Summer Foods around the world

Have you ever wondered what people in other countries eat when they want to cool off the summer heat? Look no further, the answer is here.

No matter where you live, there is an undeniable fact is that the summer heat is unbearable in most countries. Different countries have different dishes to defeat the heat of summer. Today, Illume-eMag will show you the numerous dishes that other countries created to fight the summer heat.

Elote – Mexico

Said to be a familiar Mexican snack, you can find this dish everywhere on the streets here. Elotes is made from golden toasted corn then topped with mayonnaise, paprika, white cheese and lime juice. Looks like grilled corn covered with onion fat and coconut milk in the Southwest region of our country, but Elotes dish is different in the taste of cheese and lemon juice, creating a sweet and sour taste, plus a difficult flesh. Forget about grilled corn.

Son Tum – Bangkok

Som Tum is like a papaya dish in our country, but with Thai people, the way it is processed and the taste is completely different, once you enjoy it, you will remember it forever. The characteristics of Song Tam dish are sour and spicy, and it is eye-catching with both taste and color. The secret of the dish lies in the fact that Thai salad must be peeled with a knife lengthwise and then sliced, not grated, so the papaya fibers still retain their crispness, and when biting into the tongue, the horns are heard. In addition, in the ingredients for salad processing of Vietnamese people, there are only fresh green papaya, garlic, chili, lemon, sugar, monosodium glutamate (MSG), crispy skin fat shrimp without salt, dried shrimp with skin, seasoning sauce, tomatoes. Small, cabbage. While Thai Son Tum also has fish sauce, sliced ​​cucumber, Thai dried chili, Thai basil, lime juice…

Gazpacho Soup – Spain

Gazpacho cold soup in Spain has such a long origin that no one remembers where this dish came from. This dish is known by the locals as a “poor family’s” dish. But it’s very delicious. For those who labor hard in the fields, cold Spanish soup (gazpacho) is a very energizing and cooling tonic. There are many versions everywhere in Spain, but the recipe is Roots include tomato, cucumber, garlic, chili, onion and soft bread. All will be mixed and cooked up, but this dish is usually not eaten hot but left to cool to enjoy.

Bamboo noodle – Japan

The terrible heat of summer always makes people uncomfortable. But in Japan there is a dish that is very suitable for that weather, which is somen cold noodles. Somen is a thin, white noodle made from wheat flour. Somen is usually eaten cold with a mild sauce called tsuyu. Noodles are eaten with freshly polished green bamboo chopsticks because the Japanese believe that when you bring a plate of noodles to your mouth, you will feel like summer is drifting into your gut. In summer, some restaurants will serve “Nagashi somen”. Noodles are put into a long bamboo trough, in the trough is clean and cold water. When Somen flows through, diners pick them up with chopsticks and dip them in the tsuyu.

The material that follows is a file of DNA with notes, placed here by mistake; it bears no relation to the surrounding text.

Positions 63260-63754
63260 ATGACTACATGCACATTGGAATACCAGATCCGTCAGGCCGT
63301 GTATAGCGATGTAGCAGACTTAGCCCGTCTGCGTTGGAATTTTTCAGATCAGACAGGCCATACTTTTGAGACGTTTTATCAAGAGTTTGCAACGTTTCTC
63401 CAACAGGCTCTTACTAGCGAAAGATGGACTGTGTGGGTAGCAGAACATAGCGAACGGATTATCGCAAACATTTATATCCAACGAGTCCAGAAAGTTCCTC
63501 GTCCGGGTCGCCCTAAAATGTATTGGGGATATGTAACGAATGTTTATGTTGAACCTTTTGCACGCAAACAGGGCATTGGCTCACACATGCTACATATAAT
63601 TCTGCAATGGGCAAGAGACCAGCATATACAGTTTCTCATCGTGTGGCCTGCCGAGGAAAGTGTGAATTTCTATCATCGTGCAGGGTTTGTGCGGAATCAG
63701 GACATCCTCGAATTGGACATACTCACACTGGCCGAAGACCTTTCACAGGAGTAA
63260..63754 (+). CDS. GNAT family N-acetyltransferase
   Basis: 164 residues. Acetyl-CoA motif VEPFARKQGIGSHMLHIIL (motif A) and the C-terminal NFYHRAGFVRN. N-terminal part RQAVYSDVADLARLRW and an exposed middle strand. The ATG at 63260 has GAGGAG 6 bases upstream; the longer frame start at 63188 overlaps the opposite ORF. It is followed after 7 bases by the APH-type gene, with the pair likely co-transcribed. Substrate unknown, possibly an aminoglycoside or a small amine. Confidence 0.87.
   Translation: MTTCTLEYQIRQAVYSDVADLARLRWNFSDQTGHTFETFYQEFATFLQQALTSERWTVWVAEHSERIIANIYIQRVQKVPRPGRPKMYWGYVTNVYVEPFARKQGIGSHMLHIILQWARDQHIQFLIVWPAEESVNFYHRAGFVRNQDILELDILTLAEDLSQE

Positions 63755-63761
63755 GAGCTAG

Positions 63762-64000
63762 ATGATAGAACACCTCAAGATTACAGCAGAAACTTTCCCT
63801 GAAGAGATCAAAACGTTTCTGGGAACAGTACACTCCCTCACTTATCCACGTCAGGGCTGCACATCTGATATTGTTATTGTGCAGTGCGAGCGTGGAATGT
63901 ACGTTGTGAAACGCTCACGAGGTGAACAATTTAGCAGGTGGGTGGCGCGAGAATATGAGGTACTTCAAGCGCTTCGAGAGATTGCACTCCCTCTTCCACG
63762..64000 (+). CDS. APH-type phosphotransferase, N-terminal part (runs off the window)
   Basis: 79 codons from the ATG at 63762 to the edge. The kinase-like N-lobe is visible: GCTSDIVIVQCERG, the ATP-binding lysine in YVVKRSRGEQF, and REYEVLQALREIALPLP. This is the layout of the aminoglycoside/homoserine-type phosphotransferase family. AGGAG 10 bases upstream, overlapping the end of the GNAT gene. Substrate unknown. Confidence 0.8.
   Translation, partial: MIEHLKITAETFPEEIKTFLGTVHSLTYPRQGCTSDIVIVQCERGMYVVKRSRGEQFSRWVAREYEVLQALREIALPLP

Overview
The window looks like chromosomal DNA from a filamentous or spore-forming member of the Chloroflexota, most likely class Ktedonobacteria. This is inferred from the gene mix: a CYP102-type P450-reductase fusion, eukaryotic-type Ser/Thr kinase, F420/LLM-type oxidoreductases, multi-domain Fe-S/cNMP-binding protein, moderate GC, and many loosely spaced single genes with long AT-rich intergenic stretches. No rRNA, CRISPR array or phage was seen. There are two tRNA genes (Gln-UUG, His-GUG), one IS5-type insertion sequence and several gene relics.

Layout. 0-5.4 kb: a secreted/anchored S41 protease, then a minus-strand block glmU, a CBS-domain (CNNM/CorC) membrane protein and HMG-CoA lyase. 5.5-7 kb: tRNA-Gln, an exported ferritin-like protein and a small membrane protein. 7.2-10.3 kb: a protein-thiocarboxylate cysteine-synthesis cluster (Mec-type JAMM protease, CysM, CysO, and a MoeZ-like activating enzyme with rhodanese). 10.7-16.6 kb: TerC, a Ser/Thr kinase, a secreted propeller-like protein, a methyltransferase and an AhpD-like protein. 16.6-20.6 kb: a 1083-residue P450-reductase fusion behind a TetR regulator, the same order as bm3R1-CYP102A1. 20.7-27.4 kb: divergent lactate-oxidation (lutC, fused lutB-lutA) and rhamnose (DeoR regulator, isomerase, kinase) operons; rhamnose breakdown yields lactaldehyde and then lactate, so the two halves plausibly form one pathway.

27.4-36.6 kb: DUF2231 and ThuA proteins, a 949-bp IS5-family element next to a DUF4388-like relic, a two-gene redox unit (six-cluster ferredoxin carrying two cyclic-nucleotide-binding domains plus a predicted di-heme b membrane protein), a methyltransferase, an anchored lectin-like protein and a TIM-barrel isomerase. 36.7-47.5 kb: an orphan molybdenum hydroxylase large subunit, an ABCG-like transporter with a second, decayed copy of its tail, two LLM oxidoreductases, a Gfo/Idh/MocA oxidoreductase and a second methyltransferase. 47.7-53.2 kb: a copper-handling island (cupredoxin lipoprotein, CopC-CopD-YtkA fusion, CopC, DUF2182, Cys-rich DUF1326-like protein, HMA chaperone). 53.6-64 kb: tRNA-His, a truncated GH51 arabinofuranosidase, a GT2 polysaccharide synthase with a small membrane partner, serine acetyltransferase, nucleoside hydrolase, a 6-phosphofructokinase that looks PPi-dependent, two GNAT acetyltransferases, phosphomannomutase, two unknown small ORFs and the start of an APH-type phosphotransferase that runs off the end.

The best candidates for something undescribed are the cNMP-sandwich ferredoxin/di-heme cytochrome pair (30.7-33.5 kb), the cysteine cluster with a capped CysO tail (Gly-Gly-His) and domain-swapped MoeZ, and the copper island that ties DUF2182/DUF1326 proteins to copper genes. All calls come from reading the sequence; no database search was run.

Bubur Cha Cha Tea – Malaysia

Bubur Cha Cha is a dish originating from the Nyonya community in Malaysia. The sweet combination between the flesh of the potato, the fatty taste of coconut water and the aroma of pandan leaves has made Bubur Cha Cha one of the most loved desserts in this country.

Naengmyeon – South Korea

In Korean, Naeng means cold, and myeon means noodles. Originally, cold noodles were invented during winter. But it is because of the “hard to resist” delicious taste that slowly this dish has spread widely and turned into a typical summer dish. Many elderly Koreans still like to eat cold noodles in winter, but young people love them and bestow cold noodles with the title “Summer King”. Naengmyeon has 2 types: Naengmyeon-mul and Naengmyeon-bibim. In which, Naengmyeon-mul is served with cold broth and Naengmyeon-bibim is served with spicy sauce. Naengmyeon-mul is made from buckwheat flour and Naengmyeon-bibim has noodles made from potatoes or sweet potato starch, so it usually has a chewier taste.

Kulfi ice cream – India

Kulfi is a traditional dessert that is very popular with Indians especially young people because of its unique taste and affordable price. Kulfi is usually served in a matka (a small earthenware pot) or sold in sticks. On the surface, this dessert is quite similar to normal ice cream, but Kulfi seems to be smoother and more creamy. The favorite Kulfi flavors of young Indians are mango and rose because of their mild aroma and unmatched sweetness.

Acaraje’ & Vatapa’ – Brazil

Hailing from the northeast of the land of “eternal summers”, Acarajé and Vatapá are two famous street foods in Brazil. Acaraje is loved by Brazilians as much as Americans love burgers. People soaked and peeled Fradinho beans, cooked and mashed with shrimp and onions, then balled and fried. Acaraje is often served with Vatapá, a sauce consisting of Dende oil, coconut water, fish with chili, garlic and cloves, especially with tapioca to create a paste.

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